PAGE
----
The kiss is still a bit forced. But I get it a bit more on second look. (Credit to my wife). Definitely the Disney influence.

    The biggest thing I didn’t get the first time is Finn’s thing he had to tell to Rey. Many scenes telegraph that he feels the Force. Probably will train to be a Jedi. Painfully obvious for the the second time around.

    I was struck by a few here that they felt the flick through the eyes of their children. I don’t have kids but that was telling. It’s a series that speaks to kids. And now adults who like nostalgia on occasion in a time when our public discourse is increasingly hostile and entrenched.

    I’m generally not a nostalgic person. But this hit the right notes at the right time for me.

    Just a big fun space fantasy with familiar characters from my childhood.

    Nothing less. Nothing more. I have spoken.
  9. sgreenwell

    sgreenwell Well-Known Member

    I'd have two responses to this: 1) Even those of us who have been more negative than positive on the film, I think we've all said that we still enjoyed it. Like, I had fun watching this in a theater! But, it was more fun in a stupid action movie way than a legitimately good movie.

    2) Movies "for kids" can still be great for adults nowadays. Most of them are by Pixar, but still.
    Deskgrunt50 likes this.
  10. Cosmo

    Cosmo Well-Known Member

    To Junkie's point, I think you can have it both ways. You can appreciate the nostalgia value of the films and still say ROS is not a good movie. I'm not even angry about it. But you're absolutely right. I saw Jedi in the theater when I was 7, well before I saw the other two. I didn't view that movie at that time in any sort of prism of great cinema. It was fun and there were little bear things running around and things exploding.
  11. outofplace

    outofplace Well-Known Member

    The difference, at least to me, is I think the originals hold up better than the sequels will. I still appreciate them as an adult. Are they more entertainment than art? Yes, but they were the product of creativity and innovation. I don't know that Lucas was ever particularly good at writing dialogue or crafting a masterful plot, but he knew how to create a world and characters with which his audience could connect in a powerful way. He had a good story to tell and he brought it to life by doing things that in a way people hadn't seen before. That meant innovating to make the special effects work. That meant using the music of John Williams, which most people didn't know or appreciate at the time. That meant creating a universe that looked lived in, which was something missing in most science fiction of the time. It also helped that he seemed to figure out how good Harrison Ford was before much of Hollywood had caught on to his talent. Criticize the other actors all you like, but can you really imagine anybody but Mark Hamill as Luke or Carrie Fisher as Leia? Can you hear anybody else but James Earl Jones as Darth Vader?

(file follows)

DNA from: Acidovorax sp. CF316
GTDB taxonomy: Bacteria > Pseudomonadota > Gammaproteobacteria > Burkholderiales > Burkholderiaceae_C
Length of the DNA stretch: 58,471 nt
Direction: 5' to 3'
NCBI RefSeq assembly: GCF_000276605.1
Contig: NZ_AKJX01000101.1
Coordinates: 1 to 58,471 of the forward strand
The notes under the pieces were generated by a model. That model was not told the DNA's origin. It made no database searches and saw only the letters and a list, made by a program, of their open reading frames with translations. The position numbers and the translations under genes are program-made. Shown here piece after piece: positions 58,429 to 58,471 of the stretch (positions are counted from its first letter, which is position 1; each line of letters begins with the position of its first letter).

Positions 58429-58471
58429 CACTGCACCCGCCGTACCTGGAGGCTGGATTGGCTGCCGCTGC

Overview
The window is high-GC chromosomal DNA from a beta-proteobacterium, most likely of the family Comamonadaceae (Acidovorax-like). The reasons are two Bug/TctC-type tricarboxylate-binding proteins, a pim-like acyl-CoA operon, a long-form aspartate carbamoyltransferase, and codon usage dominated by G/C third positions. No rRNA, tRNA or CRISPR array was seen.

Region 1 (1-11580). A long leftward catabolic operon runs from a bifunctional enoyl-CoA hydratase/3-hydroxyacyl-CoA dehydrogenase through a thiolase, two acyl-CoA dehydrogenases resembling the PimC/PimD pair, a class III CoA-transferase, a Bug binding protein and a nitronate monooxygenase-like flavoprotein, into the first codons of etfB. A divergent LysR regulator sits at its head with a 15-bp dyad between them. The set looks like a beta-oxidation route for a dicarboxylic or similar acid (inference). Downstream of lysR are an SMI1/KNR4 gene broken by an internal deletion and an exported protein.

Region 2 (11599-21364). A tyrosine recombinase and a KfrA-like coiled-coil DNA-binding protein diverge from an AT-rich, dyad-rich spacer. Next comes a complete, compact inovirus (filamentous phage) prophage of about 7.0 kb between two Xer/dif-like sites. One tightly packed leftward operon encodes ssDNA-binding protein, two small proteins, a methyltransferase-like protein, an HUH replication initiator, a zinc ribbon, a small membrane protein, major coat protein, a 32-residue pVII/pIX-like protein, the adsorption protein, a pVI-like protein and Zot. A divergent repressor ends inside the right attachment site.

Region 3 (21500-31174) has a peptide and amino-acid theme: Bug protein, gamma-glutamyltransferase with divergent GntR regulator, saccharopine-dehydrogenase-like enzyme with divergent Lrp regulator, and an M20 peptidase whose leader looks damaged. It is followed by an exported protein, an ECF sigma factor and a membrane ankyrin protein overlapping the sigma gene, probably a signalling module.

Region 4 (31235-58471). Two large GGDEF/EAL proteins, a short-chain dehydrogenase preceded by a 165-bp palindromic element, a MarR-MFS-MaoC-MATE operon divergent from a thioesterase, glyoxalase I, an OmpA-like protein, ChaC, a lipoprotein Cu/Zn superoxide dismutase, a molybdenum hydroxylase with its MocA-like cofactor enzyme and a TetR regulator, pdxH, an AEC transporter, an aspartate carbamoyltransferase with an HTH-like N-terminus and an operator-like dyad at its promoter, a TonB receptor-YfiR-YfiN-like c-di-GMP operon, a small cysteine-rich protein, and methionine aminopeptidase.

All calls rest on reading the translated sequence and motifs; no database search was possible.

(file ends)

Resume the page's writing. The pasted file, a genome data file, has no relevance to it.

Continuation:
I think there is some quality to the originals. I'm not saying they stack up to The Godfather as great cinema, but maybe they deserve a little more credit than they get. I don't think that is true of the last three sequels, which are fun in their own way, but emptier calories.
    WriteThinking likes this.
  12. Deskgrunt50

    Deskgrunt50 Well-Known Member

    No argument on any of this. Mostly saying I enjoyed it more the second.

    And damn right on Pixar!